This week in humanities, Year 3 mummified a tomato! Yes, a tomato! We first got rid of the guts by squeezing the tomato gently – they would normally place the inners in canopic jars. After, we washed the gutted tomato. The ancient Egyptians used a special embalming recipe to stop microbes growing. We used antibacterial liquid inside and out on our tomato. Then, added an equal amount of bicarbonate of soda a salt were placed in a pot ready for our mummified tomato. We filled the inners with the mixture and placed them in the pots and sealed it. We also placed another gutted tomato in another pot but without the mixture. We will now wait a couple of weeks to see if our mummification process has worked by comparing both pots.
This week, we made detailed observations of a variety of leaves identifying similarities and differences between them. We also labelled the individual parts of the leaves and explained their function. For example, midrib, veins and the petiole. They found out that the midrib rubs rights down the middle of the leaf, all the other veins are attached to it. The veins transport the nutrients through the leaf and to the plant.
This week in maths year 3 have been exploring the properties of 2D and 3D shapes and enjoyed the challenge of building their own 3D structures with Playdough and toothpicks. After lots of determination and perseverance we created, triangular prisms, cubes, cuboids, square based pyramids and triangular based pyramids.
The children have been learning all about pneumatic systems and what everyday objects use a pneumatic system to work. They have been spending time planning their moving monster and deciding how they will make certain parts of their monster to move. Then, this week year 3 have been busy adding the final touches to their pneumatic moving monster.
This week in year 3 the children continued to learn more about how different types of rocks are formed and we used Starburst (yes Starburst!) sweets to explore how these rocks are formed. First, for sedimentary rocks the children had to create layers and then step on them to compact those layers together. Then, to mimic how igneous rocks are formed these were heated up slightly to show how magma is a liquid and once cooled forms a solid. The last rock to learn about was the metamorphic rock which is formed under intense heat and pressure, and you can see from the image it turned completely into liquid.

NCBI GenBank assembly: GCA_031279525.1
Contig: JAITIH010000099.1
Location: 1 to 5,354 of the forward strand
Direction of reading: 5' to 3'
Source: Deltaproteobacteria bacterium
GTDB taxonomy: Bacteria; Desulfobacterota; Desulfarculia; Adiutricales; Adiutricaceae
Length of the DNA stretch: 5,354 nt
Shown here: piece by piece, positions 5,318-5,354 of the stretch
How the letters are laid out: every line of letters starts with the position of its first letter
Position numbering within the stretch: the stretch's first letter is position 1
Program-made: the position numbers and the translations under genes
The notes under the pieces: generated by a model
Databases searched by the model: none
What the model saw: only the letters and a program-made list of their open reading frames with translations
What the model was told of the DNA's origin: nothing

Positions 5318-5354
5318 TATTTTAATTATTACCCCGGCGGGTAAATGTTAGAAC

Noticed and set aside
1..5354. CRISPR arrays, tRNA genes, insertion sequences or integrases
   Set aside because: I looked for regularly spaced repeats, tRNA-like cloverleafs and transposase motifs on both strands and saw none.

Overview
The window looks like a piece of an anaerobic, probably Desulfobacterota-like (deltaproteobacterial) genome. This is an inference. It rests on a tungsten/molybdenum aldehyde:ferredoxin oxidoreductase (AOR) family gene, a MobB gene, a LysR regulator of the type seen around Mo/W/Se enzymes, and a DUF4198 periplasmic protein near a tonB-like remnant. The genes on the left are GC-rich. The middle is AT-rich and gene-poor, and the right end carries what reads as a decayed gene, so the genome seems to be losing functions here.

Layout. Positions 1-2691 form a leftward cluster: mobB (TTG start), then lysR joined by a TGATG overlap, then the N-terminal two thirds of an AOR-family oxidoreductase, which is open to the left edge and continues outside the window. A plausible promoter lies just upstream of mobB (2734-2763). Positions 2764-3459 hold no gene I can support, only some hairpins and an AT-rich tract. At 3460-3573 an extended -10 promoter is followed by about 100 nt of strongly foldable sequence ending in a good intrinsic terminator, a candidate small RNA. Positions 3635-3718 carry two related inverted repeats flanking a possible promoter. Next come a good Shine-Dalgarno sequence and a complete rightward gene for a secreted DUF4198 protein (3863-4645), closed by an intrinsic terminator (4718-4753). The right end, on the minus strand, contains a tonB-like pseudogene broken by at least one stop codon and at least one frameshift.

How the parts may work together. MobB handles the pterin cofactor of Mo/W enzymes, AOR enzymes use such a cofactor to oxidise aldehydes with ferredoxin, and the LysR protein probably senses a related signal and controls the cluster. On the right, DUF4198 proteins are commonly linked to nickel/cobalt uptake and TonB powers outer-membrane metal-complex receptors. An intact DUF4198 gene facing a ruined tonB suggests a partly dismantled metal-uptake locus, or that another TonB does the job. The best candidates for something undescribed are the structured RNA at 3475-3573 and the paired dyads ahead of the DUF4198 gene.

This week we have had an exciting introduction to our new topic ‘Rocks and Soils’ where the children have used their investigation skills to explore the properties of different types of rocks. Then they transferred these skills into their virtual workshops on Friday held by GeoBus where they learnt more information about how rocks are formed and all about the rock cycle. After that they looked at how fossils are formed and learnt the names of some well-known fossils.
This term in Humanities, year 3 have been learning about The Windrush. How the Windrush generation helped to develop England after World War II and the richness of their culture that they bought with them from the Caribbean.
As part of The Windrush, and in light of it being Black History Month, we incorporated knowledge and understanding of the contributions that black people have made to society throughout the years. To celebrate this history, we created artwork that has been inspired by Black inventors.
Garrot Morgan- Invented the Traffic Lights
Judy W. Reed- Invented the Rolling Pin
Phillip Downing- Invented the Post box
George Speck- Creator of the Potato chips
Lewis Howard Latimer- Invented the light bulb filament